Oh lets mention that AMD started the 2 core boost xfr that Intel is going to be copying, lol. I currently run a 4790k delided @ 4.8ghz 1.25volts :D never goes above 55c except in BF1. I see no need to upgrade as of yet but an 8 core 16 thread is in my future and I'm waiting for Ryzen 2 not Intel this time around. I am not biased but I am against bad practice but AMD sucked for so long in games I couldn't go that route until now.
 

Jon_15

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Thank God for AMD. Love them or hate them without AMD Intel would still be selling us 2 core cpus and keeping progression at a snails pace.
 

Larsenexx44

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Ok so with the new 8700 Line up why would I go and get a 7900X? I know that the 7900 ...I9 series is Quad Channel and this is dual channel.

Which is going to 'better' for gaming..an I9 or the new I7? Lets set aside the 6 cores vrs 10. I got that. Is an I9 FLAT out better for the newest games (ashes, for example) or would these new I7 be the better choice?
 

lieutenant.tofu

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They should probably start naming the overclocking-enabled chipsets with a K so it's less confusing to novices. Though, some might argue that if you're overclocking, you should have already done your research on what works with what, and how.
 

lieutenant.tofu

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I feel like Intel should start naming their overclocker-friendly chipsets with a K instead of a Z, to match the Unlocked "K" CPUs. Clearer for novice builders. Though, some might argue that if you're overclocking, you should've done all your research anyway. Just a thought.
 

bit_user

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Well, maybe you need more PCIe lanes and/or have workloads that use > 6 cores. It's not for the typical gamer.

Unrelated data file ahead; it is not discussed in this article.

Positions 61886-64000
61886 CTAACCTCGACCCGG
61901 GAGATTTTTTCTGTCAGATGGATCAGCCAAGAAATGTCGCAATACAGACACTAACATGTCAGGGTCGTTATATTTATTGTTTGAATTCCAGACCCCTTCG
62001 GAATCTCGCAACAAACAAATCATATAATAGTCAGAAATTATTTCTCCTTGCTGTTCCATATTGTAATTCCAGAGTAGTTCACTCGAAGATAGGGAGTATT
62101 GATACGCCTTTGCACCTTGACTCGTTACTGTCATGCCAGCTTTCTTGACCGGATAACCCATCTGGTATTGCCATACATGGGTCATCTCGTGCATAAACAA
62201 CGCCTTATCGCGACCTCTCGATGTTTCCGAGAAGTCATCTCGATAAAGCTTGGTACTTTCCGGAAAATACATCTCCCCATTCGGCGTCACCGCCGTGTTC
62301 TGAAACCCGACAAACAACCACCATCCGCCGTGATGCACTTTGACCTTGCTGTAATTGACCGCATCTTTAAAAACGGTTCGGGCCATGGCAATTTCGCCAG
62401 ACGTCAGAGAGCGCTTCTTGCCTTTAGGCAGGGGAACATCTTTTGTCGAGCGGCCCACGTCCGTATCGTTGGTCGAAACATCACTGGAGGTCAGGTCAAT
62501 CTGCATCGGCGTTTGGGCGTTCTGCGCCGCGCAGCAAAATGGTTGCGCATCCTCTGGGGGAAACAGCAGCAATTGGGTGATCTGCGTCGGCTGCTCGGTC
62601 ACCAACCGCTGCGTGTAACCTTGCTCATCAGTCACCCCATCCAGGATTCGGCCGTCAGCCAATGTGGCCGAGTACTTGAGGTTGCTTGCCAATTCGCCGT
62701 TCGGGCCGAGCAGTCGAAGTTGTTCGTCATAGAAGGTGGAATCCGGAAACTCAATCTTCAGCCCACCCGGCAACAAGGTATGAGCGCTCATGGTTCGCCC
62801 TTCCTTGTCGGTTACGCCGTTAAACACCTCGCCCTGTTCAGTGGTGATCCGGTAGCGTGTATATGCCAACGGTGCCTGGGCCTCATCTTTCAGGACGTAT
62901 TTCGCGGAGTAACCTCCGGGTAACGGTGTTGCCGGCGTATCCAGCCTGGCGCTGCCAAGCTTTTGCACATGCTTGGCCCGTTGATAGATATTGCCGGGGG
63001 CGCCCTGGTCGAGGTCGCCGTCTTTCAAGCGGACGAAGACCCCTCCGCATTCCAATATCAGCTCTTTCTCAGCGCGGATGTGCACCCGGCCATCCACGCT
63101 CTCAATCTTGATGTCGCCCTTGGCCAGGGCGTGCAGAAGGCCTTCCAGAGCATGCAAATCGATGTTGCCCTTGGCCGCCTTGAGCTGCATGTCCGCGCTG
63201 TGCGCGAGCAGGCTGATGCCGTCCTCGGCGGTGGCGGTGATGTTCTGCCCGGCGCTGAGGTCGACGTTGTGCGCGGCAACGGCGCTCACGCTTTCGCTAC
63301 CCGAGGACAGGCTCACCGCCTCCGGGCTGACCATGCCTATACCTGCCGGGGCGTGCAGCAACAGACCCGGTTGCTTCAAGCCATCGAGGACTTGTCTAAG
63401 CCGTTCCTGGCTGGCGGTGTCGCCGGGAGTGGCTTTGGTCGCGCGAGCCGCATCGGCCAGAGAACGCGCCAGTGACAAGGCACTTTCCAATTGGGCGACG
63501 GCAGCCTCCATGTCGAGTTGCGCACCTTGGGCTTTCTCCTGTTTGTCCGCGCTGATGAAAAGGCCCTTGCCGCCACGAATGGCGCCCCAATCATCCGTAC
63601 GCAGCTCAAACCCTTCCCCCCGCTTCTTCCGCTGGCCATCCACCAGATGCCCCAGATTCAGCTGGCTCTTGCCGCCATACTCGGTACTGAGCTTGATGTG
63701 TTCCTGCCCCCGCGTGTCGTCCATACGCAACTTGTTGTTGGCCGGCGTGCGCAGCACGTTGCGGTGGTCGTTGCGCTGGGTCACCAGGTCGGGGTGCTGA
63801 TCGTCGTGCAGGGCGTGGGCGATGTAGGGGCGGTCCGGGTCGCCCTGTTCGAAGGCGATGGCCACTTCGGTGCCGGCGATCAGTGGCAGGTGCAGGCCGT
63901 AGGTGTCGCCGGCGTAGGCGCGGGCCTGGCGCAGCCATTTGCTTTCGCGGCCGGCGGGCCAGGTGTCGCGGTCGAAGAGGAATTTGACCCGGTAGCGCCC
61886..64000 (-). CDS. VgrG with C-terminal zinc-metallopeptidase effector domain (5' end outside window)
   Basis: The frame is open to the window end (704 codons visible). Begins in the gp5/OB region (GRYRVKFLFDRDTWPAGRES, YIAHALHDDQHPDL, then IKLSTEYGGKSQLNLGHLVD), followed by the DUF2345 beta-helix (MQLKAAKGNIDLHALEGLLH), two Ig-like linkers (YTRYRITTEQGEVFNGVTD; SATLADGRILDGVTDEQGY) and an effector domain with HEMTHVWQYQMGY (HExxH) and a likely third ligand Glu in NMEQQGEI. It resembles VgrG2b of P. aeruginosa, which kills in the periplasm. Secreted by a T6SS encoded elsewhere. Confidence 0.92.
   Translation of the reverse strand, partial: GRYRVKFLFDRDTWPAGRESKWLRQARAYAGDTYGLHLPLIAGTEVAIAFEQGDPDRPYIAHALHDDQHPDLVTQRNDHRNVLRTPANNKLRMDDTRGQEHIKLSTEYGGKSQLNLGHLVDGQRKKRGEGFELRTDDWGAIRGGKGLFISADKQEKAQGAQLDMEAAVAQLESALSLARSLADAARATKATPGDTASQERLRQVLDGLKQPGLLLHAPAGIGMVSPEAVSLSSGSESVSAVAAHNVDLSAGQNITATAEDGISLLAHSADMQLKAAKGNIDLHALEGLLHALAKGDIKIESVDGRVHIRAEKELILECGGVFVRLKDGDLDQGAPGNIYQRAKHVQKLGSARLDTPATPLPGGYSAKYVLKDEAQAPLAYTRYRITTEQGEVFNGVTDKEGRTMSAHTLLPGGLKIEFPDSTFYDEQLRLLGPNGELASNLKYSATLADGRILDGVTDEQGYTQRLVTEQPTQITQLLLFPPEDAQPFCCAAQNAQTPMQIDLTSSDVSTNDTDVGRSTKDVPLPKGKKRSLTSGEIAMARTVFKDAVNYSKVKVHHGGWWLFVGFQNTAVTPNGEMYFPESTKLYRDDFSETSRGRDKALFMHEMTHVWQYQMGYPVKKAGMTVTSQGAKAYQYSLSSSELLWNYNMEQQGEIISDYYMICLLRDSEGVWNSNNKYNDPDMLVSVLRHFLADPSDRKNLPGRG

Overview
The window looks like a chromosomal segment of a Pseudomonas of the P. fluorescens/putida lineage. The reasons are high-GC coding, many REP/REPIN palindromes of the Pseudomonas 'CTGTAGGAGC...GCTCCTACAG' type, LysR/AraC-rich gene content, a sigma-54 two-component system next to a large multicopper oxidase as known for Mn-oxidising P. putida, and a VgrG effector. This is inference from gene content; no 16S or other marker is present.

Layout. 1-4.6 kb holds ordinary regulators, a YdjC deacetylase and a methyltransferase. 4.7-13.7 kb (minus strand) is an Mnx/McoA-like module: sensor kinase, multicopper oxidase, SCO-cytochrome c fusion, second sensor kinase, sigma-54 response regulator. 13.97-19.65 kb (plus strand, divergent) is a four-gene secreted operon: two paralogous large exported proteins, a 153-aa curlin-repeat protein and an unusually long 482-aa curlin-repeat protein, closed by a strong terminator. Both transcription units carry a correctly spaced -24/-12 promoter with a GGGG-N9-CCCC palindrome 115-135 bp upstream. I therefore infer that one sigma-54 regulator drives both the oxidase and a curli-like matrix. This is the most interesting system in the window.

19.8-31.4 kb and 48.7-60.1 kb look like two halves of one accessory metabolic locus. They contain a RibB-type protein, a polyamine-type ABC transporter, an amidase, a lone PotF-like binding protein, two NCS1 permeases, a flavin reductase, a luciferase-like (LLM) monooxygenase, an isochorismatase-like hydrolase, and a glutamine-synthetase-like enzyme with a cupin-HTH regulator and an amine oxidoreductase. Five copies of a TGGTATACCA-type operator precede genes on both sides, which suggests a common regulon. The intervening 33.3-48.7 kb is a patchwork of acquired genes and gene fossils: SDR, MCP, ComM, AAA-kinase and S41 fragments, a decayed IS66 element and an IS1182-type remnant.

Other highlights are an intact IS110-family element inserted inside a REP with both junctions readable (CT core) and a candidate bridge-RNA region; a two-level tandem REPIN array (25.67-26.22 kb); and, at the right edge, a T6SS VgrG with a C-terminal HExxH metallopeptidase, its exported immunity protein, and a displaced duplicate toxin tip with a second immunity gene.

lieutenant.tofu

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Beyond 6 cores, you're not really getting tangible benefits in most of today's games. Your best bet is the chip with the highest base and turbo clocks. If you plan on overclocking to get some more speed out of it, you want a K model with matching Z motherboard (isn't that confusing?)

The high core count chips are really meant for content creation and other heavily threaded tasks.
 

wotyn

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So with a 65TDP for the 8700 versus 95 for the 8700k, will the 8700 run much cooler when at load than the 8700k (same everything else, not OC)? Looking for the best combination of clock speeds but not too hot (I'll put a good water or air cooler on it), money not the issue.
 

bit_user

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With cost not being an issue, I'd get the K. Then, you'll have more flexibility to tweak it for the best balance of performance vs. temperature in your specific setup.

This should provide more insight into Intel's temperature specifications:

http://www.tomshardware.com/forum/id-1800828/intel-temperature-guide.html


...some of which you can find here:

https://ark.intel.com/compare/126686,126684